What’s On This April and a Message from MLC’s Program Director

Hear from our program director about what we're airing this month and find thematic learning resources.

Welcome to April! This month, I wanted to switch things up a bit and share some exciting updates with you directly. I’m Matt Hamilton, your Program Director, and I’m pumped to dive into what’s happening at MLC. There will be links to content throughout and recommendations for what you can do with your students, and at the end you can find broadcast listings for most of the programs mentioned.

This time last month, I was at the Michigan Science Teachers Association Conference where we partnered with Great Lakes Now and PBS to screen an episode of a new show called Wild Hope. The show is a beautiful, impactful series of eight documentary-style episodes that showcase the steps conservationists and activists are taking around the world to reverse biodiversity loss and promote ecological restoration. One of the attendees noted that this series is so needed because we have so many stories about environmental destruction, and one of the things our students really need is more opportunity to learn from stories of hope.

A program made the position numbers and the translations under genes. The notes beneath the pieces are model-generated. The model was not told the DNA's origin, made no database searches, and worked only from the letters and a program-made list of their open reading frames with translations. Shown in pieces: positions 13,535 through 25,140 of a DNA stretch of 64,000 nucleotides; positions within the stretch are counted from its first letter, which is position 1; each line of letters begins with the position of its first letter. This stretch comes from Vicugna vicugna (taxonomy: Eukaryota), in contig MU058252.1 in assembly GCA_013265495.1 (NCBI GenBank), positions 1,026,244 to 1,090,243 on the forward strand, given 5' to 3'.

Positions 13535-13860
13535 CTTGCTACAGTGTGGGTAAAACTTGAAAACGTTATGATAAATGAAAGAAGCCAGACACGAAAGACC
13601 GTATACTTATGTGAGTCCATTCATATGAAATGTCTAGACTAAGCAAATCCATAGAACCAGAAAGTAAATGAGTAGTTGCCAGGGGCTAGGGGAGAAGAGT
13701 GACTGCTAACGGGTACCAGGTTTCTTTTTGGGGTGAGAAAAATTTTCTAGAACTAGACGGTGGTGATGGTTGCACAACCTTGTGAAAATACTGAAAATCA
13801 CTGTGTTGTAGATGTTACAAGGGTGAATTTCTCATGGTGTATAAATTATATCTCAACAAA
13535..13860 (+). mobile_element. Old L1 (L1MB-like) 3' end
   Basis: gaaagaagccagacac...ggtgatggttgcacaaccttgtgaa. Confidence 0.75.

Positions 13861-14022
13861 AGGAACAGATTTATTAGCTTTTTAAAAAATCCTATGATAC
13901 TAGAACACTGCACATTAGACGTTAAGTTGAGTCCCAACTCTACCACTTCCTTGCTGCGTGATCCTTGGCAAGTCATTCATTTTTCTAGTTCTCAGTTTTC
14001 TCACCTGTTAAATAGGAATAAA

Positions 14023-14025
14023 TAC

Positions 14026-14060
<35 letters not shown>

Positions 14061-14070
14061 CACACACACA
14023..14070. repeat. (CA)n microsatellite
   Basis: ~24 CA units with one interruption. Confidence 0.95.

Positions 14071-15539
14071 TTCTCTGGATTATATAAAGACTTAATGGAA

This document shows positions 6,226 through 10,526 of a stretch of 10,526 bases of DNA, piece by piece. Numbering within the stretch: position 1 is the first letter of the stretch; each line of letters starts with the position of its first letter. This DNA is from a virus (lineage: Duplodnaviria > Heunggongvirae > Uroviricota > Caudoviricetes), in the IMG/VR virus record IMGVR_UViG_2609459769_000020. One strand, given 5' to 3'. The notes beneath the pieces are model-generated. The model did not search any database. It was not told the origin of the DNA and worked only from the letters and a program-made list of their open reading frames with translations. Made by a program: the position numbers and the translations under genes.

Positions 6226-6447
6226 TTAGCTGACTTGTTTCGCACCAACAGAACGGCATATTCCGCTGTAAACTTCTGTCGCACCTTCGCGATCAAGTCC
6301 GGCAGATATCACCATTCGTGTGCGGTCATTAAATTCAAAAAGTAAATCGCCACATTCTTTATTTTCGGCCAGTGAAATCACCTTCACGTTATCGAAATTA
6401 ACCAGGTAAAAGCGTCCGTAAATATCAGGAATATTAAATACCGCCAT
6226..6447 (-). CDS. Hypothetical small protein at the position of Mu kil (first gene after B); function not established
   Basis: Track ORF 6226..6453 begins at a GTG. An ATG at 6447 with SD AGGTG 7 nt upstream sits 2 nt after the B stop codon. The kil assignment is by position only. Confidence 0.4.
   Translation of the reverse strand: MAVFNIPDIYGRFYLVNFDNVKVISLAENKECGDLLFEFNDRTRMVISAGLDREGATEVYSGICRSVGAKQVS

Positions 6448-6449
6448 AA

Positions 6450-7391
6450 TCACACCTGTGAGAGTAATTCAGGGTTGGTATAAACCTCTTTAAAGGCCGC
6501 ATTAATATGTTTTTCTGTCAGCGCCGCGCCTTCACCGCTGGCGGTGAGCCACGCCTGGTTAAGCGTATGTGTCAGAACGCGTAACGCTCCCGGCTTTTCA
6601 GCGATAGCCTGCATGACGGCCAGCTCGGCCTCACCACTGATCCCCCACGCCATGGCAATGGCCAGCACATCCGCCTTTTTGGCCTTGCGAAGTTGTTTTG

I’m entering April feeling inspired, hopeful, and ready for another spring. I hope you are, too! If you haven’t seen any of the Wild Hope episodes, please check them out. They’re great for students in third grade and up (including my own third grader who loved the episode about axolotl conservation in Mexico). Their site has full episodes streaming for free, a bunch of additional shorter videos that are just as engaging and inspirational, and viewing guides and lesson plans to help you guide your students to take a positive, conservationist approach to environmental issues.

Earth Month, Earth Day, and Environmental Education Week

Speaking of which – April is Earth Month! Earth Day is April 22nd and Environmental Education week is April 19-23. We’re looking forward to the first annual Earth Day Student Summit in Lansing, hosted by our friends at EGLE. Will you be there? Even if you miss the in-person event, there are tons of PBS resources you can bring into your classroom to celebrate all month long.